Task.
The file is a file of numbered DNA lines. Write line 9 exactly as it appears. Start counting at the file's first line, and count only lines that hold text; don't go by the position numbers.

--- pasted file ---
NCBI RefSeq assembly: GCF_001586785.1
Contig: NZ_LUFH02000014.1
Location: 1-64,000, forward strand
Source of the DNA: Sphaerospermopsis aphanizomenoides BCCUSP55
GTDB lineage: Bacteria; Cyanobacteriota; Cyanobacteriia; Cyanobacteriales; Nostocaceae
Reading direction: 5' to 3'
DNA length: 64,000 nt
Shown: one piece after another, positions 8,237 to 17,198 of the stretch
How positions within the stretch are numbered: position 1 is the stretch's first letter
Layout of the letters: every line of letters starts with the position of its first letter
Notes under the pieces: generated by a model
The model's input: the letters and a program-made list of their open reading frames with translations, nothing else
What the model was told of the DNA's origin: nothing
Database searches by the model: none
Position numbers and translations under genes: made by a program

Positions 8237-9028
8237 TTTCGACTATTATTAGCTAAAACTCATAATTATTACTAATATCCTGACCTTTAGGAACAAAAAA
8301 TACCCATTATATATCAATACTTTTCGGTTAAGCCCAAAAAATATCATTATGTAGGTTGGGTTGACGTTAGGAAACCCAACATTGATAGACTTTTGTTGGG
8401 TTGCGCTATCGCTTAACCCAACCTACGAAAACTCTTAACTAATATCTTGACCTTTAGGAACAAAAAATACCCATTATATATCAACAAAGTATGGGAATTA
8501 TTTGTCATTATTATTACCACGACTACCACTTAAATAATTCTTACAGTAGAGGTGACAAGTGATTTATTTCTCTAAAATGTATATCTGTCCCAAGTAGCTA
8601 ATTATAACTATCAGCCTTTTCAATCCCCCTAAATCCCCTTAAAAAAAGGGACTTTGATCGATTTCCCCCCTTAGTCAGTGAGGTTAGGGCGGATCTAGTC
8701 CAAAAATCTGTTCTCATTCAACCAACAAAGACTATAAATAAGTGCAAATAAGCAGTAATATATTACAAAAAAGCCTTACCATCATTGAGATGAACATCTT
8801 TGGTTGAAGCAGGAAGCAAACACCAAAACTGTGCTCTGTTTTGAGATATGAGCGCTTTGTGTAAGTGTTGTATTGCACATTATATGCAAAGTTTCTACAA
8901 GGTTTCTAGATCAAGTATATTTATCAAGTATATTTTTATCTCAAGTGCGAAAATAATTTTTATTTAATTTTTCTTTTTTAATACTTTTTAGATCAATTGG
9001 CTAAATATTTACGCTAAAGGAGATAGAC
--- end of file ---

How positions within the stretch are numbered: position 1 is the stretch's first letter